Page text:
Crashing into the future

Victoria GricksVictoria GricksIt was the Friday night before Parents Weekend, and my friends and I were in search of something to do. After walking around campus for a while with no such luck, we bumped into another friend.

After a little bit of talking, we discovered that he was having the same kind of night as us. And after some more talking and a phone call, we all decided to go to his friend’s house. Finally, we had plans.

My roommate’s car was parked close by, so we started walking to where it was. Once we got to it, I was asked to drive. I was skeptical at first, seeing as how it wasn’t my car, but I agreed to do it anyway.

We stayed at the friend’s place for a little while, but after about an hour, we left. But the night was still young, and no one wanted to go back to campus. So, we decided to go to Gannon. Random, I know.

And that’s when it happened: the car accident.

There was a four-way intersection and the light was red, so I stopped. It was late at night, though, and I didn’t think there would be many cops around, so I made a left turn before the light even turned green. (I know, I know – never go left until it’s your turn. It was a stupid decision.)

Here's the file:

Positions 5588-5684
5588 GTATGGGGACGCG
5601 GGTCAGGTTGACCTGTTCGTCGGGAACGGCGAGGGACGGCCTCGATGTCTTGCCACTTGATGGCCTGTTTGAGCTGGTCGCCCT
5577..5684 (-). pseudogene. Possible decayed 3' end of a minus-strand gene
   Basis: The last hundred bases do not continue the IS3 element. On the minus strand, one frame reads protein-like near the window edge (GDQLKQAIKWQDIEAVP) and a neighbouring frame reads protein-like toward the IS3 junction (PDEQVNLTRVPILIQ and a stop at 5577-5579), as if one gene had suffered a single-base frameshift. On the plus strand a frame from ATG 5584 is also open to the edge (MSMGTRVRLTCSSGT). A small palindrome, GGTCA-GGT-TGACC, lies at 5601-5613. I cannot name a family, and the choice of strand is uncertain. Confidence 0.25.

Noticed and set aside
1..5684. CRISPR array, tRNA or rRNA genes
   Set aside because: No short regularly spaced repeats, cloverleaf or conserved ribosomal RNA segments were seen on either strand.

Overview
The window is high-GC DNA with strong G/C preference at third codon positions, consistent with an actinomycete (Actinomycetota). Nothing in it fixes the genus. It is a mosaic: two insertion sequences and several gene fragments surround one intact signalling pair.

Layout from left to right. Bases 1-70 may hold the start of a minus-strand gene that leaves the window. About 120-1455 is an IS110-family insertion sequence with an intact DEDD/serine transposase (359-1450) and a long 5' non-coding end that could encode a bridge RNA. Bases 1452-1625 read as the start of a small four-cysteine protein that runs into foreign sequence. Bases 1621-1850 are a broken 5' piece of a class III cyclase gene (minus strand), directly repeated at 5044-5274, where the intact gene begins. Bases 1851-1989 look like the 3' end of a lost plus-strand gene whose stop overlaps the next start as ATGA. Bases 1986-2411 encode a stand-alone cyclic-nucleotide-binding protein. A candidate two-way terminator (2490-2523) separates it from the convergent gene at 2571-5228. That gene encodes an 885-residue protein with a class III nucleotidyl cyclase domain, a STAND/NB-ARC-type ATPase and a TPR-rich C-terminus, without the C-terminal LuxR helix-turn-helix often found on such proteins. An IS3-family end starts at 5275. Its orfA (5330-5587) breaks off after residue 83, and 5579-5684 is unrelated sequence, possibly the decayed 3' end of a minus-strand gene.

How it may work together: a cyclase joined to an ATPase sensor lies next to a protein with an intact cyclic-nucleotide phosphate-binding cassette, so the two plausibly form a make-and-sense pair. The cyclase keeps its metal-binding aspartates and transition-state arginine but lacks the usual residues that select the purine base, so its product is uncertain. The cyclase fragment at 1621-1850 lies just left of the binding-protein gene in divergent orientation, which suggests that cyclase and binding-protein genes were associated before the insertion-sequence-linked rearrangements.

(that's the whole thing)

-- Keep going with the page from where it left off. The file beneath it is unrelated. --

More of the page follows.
I never saw the truck coming, and before I knew it, it hit the front left side of the car. I can’t recall the exact moment of the collision, but I remember the airbags going off, the car being completely out of my control, the smell of the smoke and the sound of screaming.

Somehow, the car rolled into a parking lot. None of us knew what to do until my roommate started yelling for everyone to get out of the car. I was shaking and crying, but I managed to do what she said.

We all had some bumps and bruises, but no one was as hurt as the person in the truck. I will never forget looking up and seeing the guy stumbling toward me, covered in blood. To this day, the image makes me shudder.

I couldn’t take what had just occurred, so I sat on the ground. I was in my own world, and thoughts were rushing through my head. I didn’t snap out of it until the police came and started asking me questions.

I had to talk to them for a while, and that was pretty scary, but once everything was sorted out, they drove me back to campus.
Now that you know what happened, let me tell you what I have learned from all of this.

Yes, I made a mistake, but who doesn’t? No one is perfect. Once you realize that, you’ll be better off. And do you want to know what really matters? Whether or not you can look in the mirror and be proud of who you are.

You also have to understand this: The past is the past. You can’t stay hung up on something that is already over and done with. If you do, you will never move forward. I’m not telling you to forget things that have happened, but don’t let them take over your life.

So, here’s to imperfection and the future.